Rapid dilation of retinal vessels in response to flickering light (functional hyperemia) is a well-known autoregulatory response driven by increased neural activity in the inner retina.1,2 The altered dynamic equilibrium between energy demand from neurons and energy supply from blood may in turn influence retinal ganglion cell (RGC) function. Using the steady-state pattern electroretinogram (SS-PERG), a sensitive measure of RGC function in response to counterphase flickering gratings, it has been demonstrated that RGC normally autoregulate their activity as shown by a progressive reduction of SS-PERG amplitude by about 30% (adaptation) over 4 minutes.3 The ability of SS-PERG to adapt may be reduced or absent in conditions affecting RGC function such as glaucoma or optic neuritis.4,5
Using and optimized protocol for assessment of SS-PERG adaptation over 2 minutes,6 Salgarello and collaborators7 performed a pilot cross-sectional study on 28 treated glaucoma patients (11 early-to-moderate, 17 pre-perimetric) and 17 age-matched normal subjects. Both SS-PERG amplitude and SS-PERG amplitude adaptation were significantly reduced in patients compared to controls (p < 0.01) on average. The area under the receiver operating characteristic (AUROC) to distinguish glaucoma patients from normal subjects was 0.87 for SS-PERG amplitude adaptation and 0.76 for SS-PERG amplitude. Thus, the inclusion of SS-PERG amplitude adaptation improved detection of glaucomatous RGC dysfunction compared to SS-PERG amplitude alone.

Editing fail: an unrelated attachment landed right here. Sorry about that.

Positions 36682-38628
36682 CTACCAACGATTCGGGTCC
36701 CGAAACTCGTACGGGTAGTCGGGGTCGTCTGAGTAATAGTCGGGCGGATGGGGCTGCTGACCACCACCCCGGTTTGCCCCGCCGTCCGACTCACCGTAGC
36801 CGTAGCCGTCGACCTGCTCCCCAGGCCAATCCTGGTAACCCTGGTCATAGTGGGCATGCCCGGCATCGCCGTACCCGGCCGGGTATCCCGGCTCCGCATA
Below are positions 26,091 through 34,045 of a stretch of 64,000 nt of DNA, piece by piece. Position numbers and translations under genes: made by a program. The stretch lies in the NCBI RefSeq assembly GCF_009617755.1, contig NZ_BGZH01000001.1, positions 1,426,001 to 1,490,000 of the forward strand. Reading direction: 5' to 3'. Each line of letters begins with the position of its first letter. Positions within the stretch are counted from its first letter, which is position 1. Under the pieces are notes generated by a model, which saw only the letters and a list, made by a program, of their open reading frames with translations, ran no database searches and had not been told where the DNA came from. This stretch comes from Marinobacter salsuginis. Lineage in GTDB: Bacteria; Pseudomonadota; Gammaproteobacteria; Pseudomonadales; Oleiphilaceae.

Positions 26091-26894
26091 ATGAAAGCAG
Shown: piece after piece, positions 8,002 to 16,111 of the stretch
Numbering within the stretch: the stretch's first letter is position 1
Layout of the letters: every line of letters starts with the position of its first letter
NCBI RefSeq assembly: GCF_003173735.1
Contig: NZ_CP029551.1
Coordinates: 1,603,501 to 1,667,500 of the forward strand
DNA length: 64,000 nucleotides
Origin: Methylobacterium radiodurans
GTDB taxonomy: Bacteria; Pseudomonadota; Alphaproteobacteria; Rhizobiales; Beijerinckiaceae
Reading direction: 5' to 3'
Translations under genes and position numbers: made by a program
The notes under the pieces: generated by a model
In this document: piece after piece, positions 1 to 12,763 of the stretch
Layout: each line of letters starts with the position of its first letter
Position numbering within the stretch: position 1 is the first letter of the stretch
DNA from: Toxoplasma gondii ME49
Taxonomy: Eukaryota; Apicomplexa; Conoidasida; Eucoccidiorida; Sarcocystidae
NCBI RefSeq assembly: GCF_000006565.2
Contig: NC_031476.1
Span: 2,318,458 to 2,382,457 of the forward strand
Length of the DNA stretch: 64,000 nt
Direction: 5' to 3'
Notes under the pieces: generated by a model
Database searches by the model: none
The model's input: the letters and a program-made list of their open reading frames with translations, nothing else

The inclusion of SS-PERG amplitude adaptation improved detection of glaucomatous RGC dysfunction compared to SS-PERG amplitude alone
This study adds to the rich literature on the usefulness of PERG assessment to detect early glaucomatous RGC dysfunction, accentuating the significance of including adaptation in PERG protocols to improve sensitivity and gain insight on RGC autoregulation.